Mercy Knows My Name
There’s a pseudo-myth in rock music that drug-abusing artists lose their edge when they clean up their act. Their music, once forged in the crucible of angst and addiction, is softened and sanitized by sobriety. It’s a popular theory, especially among would-be rock stars without a label contract but with a dealer contact. To paraphrase Oscar Wilde, bad poets live the poetry they cannot write.
Ryan Adams (not to be confused with Bryan), was once an enfant terrible of rock music, better known for his offstage antics and his onstage breakdowns than for the prodigious talent that got him there. That he recorded at least one classic album (2000’s Heartbreaker, at age 25) now seems in spite of his drug use not because of it, as he followed with a prolific number of maddeningly uneven records. Meanwhile, Adams’ adolescent appetite for drugs, posturing, and self-mythologizing threatened to self-destruct a promising career.
Now, thank the Lord, he’s stone-cold sober and has cut a focused, effective record. The first song, ‘Born Into A Light,’ establishes the theme of regeneration and a return to innocence:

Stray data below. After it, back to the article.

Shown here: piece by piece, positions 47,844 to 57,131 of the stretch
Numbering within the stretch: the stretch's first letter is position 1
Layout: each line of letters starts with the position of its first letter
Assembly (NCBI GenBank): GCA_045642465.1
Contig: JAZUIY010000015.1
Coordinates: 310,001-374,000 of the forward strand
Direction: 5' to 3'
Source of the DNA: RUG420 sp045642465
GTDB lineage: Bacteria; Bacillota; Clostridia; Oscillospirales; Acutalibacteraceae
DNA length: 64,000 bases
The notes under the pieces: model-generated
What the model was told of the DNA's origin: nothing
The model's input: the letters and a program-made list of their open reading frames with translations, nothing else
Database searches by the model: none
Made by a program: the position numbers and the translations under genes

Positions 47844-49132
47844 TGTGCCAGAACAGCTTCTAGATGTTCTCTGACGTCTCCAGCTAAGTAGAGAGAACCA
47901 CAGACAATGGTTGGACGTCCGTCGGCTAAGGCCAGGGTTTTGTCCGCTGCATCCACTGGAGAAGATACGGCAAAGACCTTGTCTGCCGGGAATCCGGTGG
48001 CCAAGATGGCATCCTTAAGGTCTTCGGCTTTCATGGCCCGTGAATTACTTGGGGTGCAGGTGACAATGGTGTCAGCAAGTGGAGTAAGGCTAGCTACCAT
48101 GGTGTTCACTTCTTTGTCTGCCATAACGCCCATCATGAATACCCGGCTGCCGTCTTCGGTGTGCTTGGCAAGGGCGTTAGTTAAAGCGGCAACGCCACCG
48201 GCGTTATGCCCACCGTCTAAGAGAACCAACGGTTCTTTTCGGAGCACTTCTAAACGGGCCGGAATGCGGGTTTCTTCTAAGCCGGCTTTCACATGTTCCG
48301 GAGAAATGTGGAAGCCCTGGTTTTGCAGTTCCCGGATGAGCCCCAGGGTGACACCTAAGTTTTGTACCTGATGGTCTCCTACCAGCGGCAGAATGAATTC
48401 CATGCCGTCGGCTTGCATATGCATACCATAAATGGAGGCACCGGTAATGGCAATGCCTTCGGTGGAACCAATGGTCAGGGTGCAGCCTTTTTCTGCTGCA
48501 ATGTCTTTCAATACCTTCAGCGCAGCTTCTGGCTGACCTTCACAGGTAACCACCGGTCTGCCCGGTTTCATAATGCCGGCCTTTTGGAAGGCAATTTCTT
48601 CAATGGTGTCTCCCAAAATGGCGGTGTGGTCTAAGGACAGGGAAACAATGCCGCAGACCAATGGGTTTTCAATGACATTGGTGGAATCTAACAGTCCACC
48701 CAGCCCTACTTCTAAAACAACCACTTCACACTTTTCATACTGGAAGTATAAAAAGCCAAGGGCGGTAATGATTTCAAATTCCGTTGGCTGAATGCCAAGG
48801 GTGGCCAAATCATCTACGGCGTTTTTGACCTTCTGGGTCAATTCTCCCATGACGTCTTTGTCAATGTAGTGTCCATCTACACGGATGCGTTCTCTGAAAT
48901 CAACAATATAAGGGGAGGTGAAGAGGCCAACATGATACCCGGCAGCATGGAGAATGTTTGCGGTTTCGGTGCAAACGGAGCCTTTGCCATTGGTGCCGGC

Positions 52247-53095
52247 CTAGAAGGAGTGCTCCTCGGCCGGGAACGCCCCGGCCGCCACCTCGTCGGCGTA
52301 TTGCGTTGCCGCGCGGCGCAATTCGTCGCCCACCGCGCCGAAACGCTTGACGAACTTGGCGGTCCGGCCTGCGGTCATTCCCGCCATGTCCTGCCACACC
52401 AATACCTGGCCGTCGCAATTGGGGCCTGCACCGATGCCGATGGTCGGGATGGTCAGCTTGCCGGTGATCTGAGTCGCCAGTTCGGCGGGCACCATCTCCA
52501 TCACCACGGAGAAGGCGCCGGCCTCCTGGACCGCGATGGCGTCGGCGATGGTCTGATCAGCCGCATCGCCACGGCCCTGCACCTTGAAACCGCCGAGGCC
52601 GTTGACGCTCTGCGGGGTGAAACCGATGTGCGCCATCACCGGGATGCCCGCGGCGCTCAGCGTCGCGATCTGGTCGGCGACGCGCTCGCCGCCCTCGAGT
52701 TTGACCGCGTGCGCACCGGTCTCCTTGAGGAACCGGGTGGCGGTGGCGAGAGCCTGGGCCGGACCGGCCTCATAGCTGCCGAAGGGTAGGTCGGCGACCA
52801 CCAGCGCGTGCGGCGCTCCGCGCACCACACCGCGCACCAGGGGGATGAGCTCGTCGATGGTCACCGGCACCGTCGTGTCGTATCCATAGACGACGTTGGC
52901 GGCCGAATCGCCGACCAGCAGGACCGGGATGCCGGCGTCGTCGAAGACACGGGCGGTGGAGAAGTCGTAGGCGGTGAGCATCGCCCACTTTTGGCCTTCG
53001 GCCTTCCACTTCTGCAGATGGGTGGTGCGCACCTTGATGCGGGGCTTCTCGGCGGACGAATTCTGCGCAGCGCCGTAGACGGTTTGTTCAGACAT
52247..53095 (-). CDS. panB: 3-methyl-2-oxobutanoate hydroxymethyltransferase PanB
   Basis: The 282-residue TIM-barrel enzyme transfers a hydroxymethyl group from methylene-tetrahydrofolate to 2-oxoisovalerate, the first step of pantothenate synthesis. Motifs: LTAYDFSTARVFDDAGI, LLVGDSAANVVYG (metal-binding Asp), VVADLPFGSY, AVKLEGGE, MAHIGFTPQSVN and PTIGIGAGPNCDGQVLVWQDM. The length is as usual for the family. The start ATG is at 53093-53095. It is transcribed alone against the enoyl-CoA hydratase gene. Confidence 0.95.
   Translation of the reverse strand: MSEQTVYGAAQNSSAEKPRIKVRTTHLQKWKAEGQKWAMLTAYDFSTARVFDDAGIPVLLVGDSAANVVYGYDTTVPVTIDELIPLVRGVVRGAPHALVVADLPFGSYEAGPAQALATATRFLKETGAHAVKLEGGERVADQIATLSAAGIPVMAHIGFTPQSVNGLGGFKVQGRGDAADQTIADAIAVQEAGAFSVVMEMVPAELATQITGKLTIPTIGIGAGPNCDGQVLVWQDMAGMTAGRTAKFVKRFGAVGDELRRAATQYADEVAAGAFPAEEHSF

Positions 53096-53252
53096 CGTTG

For everyone alone I wish you faith and hope
And all the strength to cope…
Be patient oh the past is just a memory and heal
Heal your vines and you’ll heal inside eventually
Though Adams’ personas shift with the sands of taste (folk singer, punk rocker, anthemic front man), his strengths and weaknesses remain the same. His strength is still effortless melody, as on the lovely “Evergreen” and “Natural Ghost,” his strained tenor and ear-worm melodies reminiscent of Canadian singer-songwriter, Ron Sexsmith. His weakness is still the occasional boneheaded lyric. “Sometimes I feel like the static in the attic is making me just confused” is a lyric that leaves me equally confused. But it’s a small quibble, when Adams sounds as energized and engaged with the material as he does here. As he sings on “Let Us Down Easy”:
In all my life, Mercy
Hasn’t known my name this well